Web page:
Anyone who has spent more than a few minutes on my blog will know that I’m a huge fan of Tchaikovsky’s writing. I’m always impressed with his sheer range and creativity, as well as his dry humour and interesting characters. If you’d like a sense of his writing, check out my reviews of Children of Time, Children of Ruin, The Expert System’s Brother, Ironclads, Dogs of War, The Doors of Eden, Firewalkers, The Expert System’s Champion and Bear Head. Though if you put his name into the SEARCH box on the right, you’ll also find more reviews of his fantasy writing. So when I saw that he had an epic space opera adventure in the works – my favourite genre – I was delighted.
BLURB: Idris has neither aged nor slept since they remade him in the war. And one of humanity’s heroes now scrapes by on a freelance salvage vessel, to avoid the attention of greater powers. After earth was destroyed, mankind created a fighting elite to save their species, enhanced humans such as Idris. In the silence of space they could communicate, mind-to-mind, with the enemy. Then their alien aggressors, the Architects, simply disappeared – and Idris and his kind became obsolete.
Now, fifty years later, Idris and his crew have discovered something strange abandoned in space. It’s clearly the work of the Architects – but are they returning? And if so, why? Hunted by gangsters, cults and governments, Idris and his crew race across the galaxy hunting for answers. For they now possess something of incalculable value, that many would kill to obtain.
REVIEW: Idris is a fascinating character – one of those so challenged by his previous experiences that he is difficult to relate to. I don’t normally enjoy these types of characters, but Tchaikovsky’s writing skill comes into play so even though I didn’t exactly warm to him, I could empathise with him. I also completely understood why those around him want to give him a wide berth…
This book hits many of the classic tropes within the genre – segments of humanity amongst the diaspora scattered throughout the galaxy, now separated by generations in different cultures and environments… an interesting mix of aliens… a great big nasty threat looming over everything else… But this being Tchaikovsky, he puts his own spin on these plot devices which sets this epic adventure apart, making it memorable. As well as poor old sleepless Idris, we have Solace, who is a vat-born warrior designed and raised in a female-only society in reaction to the atrocities carried out against women in a number of the differing societies emerging across different worlds. Needless to say, they aren’t universally welcomed or trusted by the Council of Human Interests, who govern the surviving human colonies after the fall of Earth.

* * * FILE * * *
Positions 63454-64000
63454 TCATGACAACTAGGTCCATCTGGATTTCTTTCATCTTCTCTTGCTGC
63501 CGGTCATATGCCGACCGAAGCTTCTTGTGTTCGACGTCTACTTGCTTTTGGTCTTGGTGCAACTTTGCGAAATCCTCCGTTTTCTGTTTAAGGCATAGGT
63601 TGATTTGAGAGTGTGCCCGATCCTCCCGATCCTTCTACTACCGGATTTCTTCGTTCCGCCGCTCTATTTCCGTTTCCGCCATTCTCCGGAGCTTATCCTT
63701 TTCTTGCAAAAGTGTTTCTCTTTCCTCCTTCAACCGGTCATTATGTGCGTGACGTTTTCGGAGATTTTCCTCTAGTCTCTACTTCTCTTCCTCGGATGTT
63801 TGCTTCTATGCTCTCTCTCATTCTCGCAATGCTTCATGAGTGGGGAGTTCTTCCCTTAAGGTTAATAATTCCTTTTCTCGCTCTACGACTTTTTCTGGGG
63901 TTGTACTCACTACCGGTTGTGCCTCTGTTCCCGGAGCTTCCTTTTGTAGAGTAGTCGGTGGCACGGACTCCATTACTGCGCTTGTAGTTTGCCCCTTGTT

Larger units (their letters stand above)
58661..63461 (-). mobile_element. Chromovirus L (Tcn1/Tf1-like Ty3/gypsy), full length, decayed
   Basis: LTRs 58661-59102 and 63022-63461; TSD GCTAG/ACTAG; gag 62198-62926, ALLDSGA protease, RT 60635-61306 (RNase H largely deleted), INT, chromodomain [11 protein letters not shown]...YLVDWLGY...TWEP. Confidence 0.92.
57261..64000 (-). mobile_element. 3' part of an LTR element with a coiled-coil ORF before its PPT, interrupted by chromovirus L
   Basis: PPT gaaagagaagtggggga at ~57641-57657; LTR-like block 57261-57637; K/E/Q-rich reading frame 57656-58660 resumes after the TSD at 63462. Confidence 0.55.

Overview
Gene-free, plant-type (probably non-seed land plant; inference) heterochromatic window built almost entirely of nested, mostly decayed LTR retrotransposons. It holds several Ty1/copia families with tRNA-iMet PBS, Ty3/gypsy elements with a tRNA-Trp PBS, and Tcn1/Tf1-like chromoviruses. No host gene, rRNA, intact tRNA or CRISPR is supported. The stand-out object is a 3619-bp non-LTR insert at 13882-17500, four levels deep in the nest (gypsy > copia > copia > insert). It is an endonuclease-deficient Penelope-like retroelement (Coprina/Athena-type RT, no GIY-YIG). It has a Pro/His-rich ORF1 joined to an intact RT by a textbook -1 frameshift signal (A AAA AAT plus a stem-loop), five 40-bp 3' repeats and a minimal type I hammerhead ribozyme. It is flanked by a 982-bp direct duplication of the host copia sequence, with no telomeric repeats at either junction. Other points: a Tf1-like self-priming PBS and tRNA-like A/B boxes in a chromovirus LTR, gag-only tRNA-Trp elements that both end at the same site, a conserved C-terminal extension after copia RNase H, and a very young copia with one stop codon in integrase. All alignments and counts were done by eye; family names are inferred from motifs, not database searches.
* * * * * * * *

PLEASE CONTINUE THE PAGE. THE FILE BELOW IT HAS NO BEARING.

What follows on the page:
While Tchaikovsky is very good at writing slow-burn, tension-filled stories, this isn’t one of them. There is plenty of rich characterisation and vivid and varied backdrops, and in addition we are treated to lots of action and battle scenes, which I thoroughly enjoyed. It’s always a blast to be able to visualise exactly what is happening to whom as it all kicks off. Especially as the Big Bad in this story is absolutely terrifying – huge moon-sized aliens who tear apart and sculpt planets, moons and space stations into entirely different shapes. Unfortunately the hapless creatures inhabiting those places don’t survive the process, as inevitably the shapes are complex. And the Architects only ever select planets, moons, asteroids, space station – even ships – if they contain life…
This was a fast-paced read covering a detailed, complicated galaxy so I had to pay attention and slow down, or I would have floundered. Tchaikovsky has provided an extensive character and species list at the back of the book, in addition to a fascinating timeline of events leading up to the action in the story. I wish I’d known about it at the start, as I would have liked to refer to it at times along the way. Presumably it will be in the final Contents page, which wasn’t available in the arc.
I thoroughly enjoyed this entertaining, well written space opera adventure and look forward to reading the next book in the series. Highly recommended for fans of space opera on a grand scale. While I obtained an arc of Shards of Earth from Netgalley, the opinions I have expressed are unbiased and my own.
I am so hoping to read this when it comes out later in the U.S., I think it’s August. I’m ok with a complex world as long as the story and characters are engaging😁 Thank you for sharing your thoughts!
You’re very welcome, Tammy. I hope you manage to get hold of a copy in due course – it’s worth it:)).
Boy, this IS right up your alley! It sounds like a great adventure story .
It is a really enjoyable read, Rae:)). And you’re right – this one feeds my space opera addiction very nicely!!!
IMHO this is Tchaikowski’s best so far: the way he could keep all those different elements in play is nothing short of amazing. It’s true that this is a book that requires your undivided attention, but the payoff is worth the effort, indeed… 🙂
Thanks for sharing!!!!
Thank you, Maddalena:). I’m glad you enjoyed it so much – and like you, I think it’s Tchaikovsky at his best. But I think Children of Time is right up there with it – and I also LOVE his epic fantasy trilogy Echoes of the Fall, which is absolutely fantastic…
Echoes of the Fall is indeed on my radar, and one of these days (my usual guilt-ridden mantra…) I must pick it up and see how Tchaikowski deals with fantasy… 🙂
He writes fantasy awesomely – it’s where he started… But I couldn’t get on with his Shadows of the Apt series. Echoes of the Falls, though… it’s fabulous – and isn’t nearly as well known as it should be.
But I completely appreciate your lack of reading time. As ever – too many books and not enough lifetimes…